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Web Site Taking Complaints on Quake Insurers

May 09, 2000|MARTHA L. WILLMAN | TIMES STAFF WRITER

Mounting complaints from homeowners over alleged mishandling of earthquake insurance claims have prompted a state Senate committee investigating the issue to launch a Web site to gather information electronically.

The Web site, http://www.insurancecomplaint.com, was set up over the weekend by the Senate Insurance Committee, chaired by Sen. Jackie Speier (D-Daly City). Dozens of callers had contacted the relatively low-profile committee in search of help.

"The level of anger that we are seeing is quite pronounced," said Richard Steffen, staff director for Speier and the Senate committee. "What we are capturing initially is a lot of people on their own who may have settled but basically feel they got ripped off."

He said about 75 callers since last week have wended their way through the Capitol maze to find the committee office, which does not often deal directly with consumers. The committee will meet Wednesday in Granada Hills to hear directly from earthquake victims at an informal town hall hearing.

Steffen said most callers tell long, sad stories with a tone of frustration.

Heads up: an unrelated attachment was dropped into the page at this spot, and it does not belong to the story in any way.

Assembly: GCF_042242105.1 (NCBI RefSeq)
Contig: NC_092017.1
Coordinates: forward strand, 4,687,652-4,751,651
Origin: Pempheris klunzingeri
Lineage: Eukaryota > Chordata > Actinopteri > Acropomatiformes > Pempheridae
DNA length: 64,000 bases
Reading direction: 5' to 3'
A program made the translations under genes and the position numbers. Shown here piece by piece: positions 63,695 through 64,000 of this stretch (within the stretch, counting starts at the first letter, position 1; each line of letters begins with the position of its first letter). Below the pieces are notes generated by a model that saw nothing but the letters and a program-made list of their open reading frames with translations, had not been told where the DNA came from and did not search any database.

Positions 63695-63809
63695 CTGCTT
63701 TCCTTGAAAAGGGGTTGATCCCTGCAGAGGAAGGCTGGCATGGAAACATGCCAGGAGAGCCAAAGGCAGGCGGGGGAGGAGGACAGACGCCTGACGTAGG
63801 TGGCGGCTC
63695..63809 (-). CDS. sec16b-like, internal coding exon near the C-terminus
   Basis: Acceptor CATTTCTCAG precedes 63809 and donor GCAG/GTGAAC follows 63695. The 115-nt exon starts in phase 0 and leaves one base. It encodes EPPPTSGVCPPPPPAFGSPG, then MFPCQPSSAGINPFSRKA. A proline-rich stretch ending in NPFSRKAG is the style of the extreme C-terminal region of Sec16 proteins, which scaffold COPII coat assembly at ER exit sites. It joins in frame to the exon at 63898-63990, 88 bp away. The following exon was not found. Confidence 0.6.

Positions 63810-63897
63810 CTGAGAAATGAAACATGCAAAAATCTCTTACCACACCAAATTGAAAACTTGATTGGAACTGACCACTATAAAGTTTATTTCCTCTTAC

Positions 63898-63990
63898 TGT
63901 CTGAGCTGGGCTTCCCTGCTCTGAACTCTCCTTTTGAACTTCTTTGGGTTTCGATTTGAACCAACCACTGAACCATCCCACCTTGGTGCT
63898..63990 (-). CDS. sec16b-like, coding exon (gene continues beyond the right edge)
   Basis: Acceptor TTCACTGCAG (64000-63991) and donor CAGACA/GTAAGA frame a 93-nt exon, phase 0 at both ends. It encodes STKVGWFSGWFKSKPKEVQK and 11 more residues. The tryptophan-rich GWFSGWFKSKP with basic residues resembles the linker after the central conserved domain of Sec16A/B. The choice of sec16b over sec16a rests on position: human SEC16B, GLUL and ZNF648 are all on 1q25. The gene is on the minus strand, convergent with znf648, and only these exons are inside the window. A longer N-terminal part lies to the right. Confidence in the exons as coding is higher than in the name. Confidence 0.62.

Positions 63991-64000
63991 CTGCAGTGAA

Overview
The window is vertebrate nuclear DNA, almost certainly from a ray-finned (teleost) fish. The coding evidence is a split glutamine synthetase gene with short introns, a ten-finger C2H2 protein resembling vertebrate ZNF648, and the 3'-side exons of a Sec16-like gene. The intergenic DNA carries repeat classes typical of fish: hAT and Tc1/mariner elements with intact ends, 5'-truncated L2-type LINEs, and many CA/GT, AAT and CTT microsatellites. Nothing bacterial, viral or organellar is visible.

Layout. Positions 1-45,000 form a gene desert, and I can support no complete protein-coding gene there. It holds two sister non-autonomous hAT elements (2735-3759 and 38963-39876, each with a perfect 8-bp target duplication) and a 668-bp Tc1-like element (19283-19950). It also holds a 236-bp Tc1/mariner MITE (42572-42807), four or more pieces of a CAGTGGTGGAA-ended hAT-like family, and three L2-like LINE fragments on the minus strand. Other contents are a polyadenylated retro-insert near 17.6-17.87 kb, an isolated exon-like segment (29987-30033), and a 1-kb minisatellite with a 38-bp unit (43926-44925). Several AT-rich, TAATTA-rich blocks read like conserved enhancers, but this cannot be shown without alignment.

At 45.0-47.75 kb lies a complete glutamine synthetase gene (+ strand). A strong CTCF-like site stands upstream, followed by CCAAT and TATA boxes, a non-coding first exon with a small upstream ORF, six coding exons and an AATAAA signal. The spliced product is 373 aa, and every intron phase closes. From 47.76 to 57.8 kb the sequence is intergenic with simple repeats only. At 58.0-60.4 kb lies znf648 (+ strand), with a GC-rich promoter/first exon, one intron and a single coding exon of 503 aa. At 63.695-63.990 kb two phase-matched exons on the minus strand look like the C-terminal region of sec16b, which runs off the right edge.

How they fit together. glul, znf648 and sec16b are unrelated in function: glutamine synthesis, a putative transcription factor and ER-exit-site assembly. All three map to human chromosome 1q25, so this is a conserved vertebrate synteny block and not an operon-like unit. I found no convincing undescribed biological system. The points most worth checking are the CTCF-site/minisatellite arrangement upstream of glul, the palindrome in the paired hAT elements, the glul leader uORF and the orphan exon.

"We're hearing about marriages that have been ruined, hundreds of thousands of dollars have been lost, a tremendous feeling of hopelessness. Attorneys are taking their money and the Department of Insurance doesn't do anything," Steffen said.

Steffen said the committee called for the hearing and set up the Web site because Insurance Department officials have refused to turn over files on consumer complaints to the committee.

The Web site, with a dramatic photograph of a crumbled apartment complex strewn with debris and scarred with graffiti, asks visitors to fill out an electronic form with a brief description of their disputed claim. Steffen said he hopes the forms will help the committee identify the underlying causes of disputes plaguing Insurance Commissioner Chuck Quackenbush.

About 200 people are expected to attend the committee hearing, to be held at 6 p.m. at Granada Hills High School, 10535 Zelzah Ave., near the epicenter of the 1994 Northridge earthquake.

Earthquake victims and consumer groups last week called for the resignation or impeachment of the commissioner, noting that Quackenbush allowed insurance companies to avoid massive fines for their handling of Northridge earthquake claims by making donations to foundations controlled by his political allies.

Quackenbush says he has acted in consumers' interests, making more insurance products available at reduced rates.

The state Assembly, state Atty. Gen. Bill Lockyer and the Fair Political Practices Commission are investigating Quackenbush's activities.

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